I am doing job at a company where my boss divide work between me and one of my other partner.

My partner sits idle whole the day and did not even help me out with the given task. When task is completed, he always tries to take the credit from me and put his name first in front of boss to give himself a better reputation than me.

Should I complain to my boss about this?

  • sir that you had mentioned before is your senior co worker but I am not facing problem with any senior worker? – banneen beno Nov 19 '18 at 13:40
  • and also sir if first vote is negative how can able to solve my problem? – banneen beno Nov 19 '18 at 13:42
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    Regarding the question I marked as duplicate, all the answers propose ways to deal with the situation that doesn't care wether your colleague is senior to you or not. I encourage you to read them. If you question receives downvotes, you should probably edit it in order to have it suit better the guidelines of this site. I invite you to read Help center section. – Aserre Nov 19 '18 at 13:50
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    @Aserre I don't really see this as a duplicate. Very much related, but this is asking about when 1 task is assigned to 2 people and one person is not doing the work. – SaggingRufus Nov 19 '18 at 14:15
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    @SaggingRufus the answers of the linked question are still on point imo. The key argument is that you should address the issue directly with the manager, which fits either situations – Aserre Nov 19 '18 at 14:27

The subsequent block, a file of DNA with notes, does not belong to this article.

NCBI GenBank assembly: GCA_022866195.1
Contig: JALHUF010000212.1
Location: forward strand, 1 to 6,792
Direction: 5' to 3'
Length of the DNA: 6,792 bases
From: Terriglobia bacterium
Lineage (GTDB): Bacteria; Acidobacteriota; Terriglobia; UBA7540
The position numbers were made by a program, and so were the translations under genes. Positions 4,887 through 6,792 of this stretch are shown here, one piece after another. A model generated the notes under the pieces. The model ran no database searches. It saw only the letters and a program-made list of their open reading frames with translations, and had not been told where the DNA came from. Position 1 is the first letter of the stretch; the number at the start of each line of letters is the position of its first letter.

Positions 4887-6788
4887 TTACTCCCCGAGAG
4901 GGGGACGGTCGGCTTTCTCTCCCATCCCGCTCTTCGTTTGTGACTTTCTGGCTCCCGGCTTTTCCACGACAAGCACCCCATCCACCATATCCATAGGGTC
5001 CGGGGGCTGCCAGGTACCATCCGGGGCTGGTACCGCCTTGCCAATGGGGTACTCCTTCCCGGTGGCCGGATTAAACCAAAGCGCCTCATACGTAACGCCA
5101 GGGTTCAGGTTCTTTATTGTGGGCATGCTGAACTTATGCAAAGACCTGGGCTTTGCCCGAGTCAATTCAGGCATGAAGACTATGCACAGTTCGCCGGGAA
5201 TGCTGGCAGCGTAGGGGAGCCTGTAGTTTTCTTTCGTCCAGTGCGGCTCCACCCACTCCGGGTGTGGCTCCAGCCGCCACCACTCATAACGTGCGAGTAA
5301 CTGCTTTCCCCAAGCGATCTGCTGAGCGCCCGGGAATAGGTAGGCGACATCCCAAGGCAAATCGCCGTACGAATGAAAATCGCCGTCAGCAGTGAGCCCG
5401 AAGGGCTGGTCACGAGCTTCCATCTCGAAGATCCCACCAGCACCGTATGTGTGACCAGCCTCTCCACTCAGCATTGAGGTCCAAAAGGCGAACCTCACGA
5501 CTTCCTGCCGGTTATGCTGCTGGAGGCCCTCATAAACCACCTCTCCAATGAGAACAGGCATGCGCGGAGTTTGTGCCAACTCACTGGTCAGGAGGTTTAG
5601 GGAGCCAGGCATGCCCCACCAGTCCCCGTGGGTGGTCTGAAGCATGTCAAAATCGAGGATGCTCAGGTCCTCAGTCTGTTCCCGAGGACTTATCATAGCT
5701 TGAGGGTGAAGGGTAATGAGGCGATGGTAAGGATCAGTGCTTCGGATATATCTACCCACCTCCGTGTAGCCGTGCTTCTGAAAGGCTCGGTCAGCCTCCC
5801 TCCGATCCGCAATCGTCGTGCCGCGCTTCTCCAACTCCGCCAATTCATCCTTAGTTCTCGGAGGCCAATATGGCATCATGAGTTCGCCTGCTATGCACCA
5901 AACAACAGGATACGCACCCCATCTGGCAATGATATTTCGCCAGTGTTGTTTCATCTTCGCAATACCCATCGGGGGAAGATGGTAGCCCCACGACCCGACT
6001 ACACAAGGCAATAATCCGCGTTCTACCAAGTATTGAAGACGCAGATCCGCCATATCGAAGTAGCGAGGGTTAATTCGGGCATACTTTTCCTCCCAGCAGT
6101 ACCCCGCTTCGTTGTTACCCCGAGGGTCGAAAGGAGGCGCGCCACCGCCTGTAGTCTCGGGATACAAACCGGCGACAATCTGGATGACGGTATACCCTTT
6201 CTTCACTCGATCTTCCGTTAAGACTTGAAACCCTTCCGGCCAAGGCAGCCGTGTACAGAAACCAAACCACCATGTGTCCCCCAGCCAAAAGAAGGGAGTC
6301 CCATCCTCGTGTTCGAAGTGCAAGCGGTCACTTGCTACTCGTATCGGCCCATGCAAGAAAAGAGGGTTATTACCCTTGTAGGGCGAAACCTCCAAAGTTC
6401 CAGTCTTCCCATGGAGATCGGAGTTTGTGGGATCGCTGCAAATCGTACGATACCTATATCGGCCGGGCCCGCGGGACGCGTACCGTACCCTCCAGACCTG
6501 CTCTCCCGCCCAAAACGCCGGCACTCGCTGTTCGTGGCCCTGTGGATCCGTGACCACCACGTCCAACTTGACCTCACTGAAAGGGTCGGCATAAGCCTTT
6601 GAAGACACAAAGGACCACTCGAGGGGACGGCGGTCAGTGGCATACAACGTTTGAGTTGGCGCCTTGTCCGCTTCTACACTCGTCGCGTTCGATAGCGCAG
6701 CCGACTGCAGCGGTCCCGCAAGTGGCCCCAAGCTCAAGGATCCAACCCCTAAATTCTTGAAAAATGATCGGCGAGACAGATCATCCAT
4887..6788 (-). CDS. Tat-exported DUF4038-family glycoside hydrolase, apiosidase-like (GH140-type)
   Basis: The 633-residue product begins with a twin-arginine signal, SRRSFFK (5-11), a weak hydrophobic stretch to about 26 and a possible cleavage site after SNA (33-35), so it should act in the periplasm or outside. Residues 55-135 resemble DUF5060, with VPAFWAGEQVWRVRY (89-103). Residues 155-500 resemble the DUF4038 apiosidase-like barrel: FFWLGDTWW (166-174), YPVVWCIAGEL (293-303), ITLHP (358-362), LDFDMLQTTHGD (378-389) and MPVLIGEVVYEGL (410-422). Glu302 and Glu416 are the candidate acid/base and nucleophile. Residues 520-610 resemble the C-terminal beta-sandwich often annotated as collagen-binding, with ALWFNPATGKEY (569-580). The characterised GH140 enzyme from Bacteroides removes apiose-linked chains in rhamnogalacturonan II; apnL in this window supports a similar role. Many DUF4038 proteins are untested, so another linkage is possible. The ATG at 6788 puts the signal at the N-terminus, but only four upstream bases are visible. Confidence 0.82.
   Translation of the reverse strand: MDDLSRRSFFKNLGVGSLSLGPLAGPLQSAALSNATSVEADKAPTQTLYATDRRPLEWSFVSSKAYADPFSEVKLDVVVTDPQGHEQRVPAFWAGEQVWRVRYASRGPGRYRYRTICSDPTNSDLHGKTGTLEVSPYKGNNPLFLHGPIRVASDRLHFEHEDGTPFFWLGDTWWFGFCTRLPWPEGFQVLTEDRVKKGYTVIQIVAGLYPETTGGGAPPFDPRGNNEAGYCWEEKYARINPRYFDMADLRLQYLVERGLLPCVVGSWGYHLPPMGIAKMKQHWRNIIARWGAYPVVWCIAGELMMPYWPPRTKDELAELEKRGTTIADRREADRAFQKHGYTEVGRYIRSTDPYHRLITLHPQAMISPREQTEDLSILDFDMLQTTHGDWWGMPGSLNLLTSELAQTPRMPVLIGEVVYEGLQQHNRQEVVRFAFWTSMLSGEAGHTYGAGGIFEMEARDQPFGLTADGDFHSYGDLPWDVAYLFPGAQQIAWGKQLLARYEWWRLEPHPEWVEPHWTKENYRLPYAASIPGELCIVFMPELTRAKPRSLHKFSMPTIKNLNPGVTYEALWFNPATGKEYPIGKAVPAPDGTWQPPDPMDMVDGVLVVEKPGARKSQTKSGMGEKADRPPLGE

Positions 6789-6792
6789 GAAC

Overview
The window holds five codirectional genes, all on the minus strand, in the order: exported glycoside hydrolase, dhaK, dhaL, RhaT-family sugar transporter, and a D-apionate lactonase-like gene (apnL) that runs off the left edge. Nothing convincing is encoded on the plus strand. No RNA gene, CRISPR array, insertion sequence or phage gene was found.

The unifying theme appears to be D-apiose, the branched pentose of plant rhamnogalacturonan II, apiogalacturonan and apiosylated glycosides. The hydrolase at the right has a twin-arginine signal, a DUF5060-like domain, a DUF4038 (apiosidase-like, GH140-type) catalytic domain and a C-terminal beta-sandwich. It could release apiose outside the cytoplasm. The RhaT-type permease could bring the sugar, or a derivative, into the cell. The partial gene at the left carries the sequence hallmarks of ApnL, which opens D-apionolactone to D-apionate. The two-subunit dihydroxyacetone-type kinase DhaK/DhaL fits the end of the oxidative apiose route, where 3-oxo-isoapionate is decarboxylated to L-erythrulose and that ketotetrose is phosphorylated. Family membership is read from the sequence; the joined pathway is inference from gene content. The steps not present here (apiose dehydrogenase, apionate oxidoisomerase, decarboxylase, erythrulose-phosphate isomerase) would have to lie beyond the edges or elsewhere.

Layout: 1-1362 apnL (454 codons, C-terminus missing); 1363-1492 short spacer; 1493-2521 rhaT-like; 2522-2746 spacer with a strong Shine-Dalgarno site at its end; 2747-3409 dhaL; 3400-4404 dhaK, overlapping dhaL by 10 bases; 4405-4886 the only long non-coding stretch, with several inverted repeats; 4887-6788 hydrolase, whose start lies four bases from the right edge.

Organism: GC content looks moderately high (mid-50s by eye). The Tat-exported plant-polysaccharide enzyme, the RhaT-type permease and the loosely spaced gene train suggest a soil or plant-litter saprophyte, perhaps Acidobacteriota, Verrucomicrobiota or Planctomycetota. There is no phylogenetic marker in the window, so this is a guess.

I wouldn't run to your boss and say "Jim isn't doing his work".

Instead, before you both start working on the task, send out an email dividing the work. Do your share of the work and wait. When the deadline gets closer (not too close to the deadline, but close enough that it should be done), tell your boss that the deadline may not be met because you are waiting on some work to be completed.

If he asks which work is not complete, bring up the email where you divided the work, and show your boss exactly which parts are not completed. The best thing you can do in these situations is not to make it about the person, but make it about the work.

Be factual. Ensure you have left a reasonable amount of time for the work to be complete. People all work at different speeds. As long as you left enough time, and you aren't outright blaming someone, you should be fine. Once you start pointing out specific people aren't working, you kind of look petty. If you just point out that X is not complete, then it's completely about work and factual.

From your perspective, you shouldn't care (or in some cases know) why the work is not complete, and it's not your job to care why. It is however your concern that the task be completed on time, hence why you should only mention the work and not the person.


If you feel you are out of your depth in terms of what is required of you technically or otherwise (leaving your co-worker to pick up the pieces), I think you making the first step and recognising this is key, so kudos to you for being honest with yourself!

It seems to me, from the little detail you shared, like your co-worker is a lot more calm and collected about the shared tasks so it may be worth consulting them and asking if they can share any strategies and/or techniques for managing your workload in the way they seem to be successful in doing. The coworker you mentioned may also have some workplace-specific light they can shed on your struggles to help you win back the reputation of your boss, especially if they are held in a higher esteem than yourself. Sounds to me like you have a good attitude though, and trying your best is sometimes all you can do.

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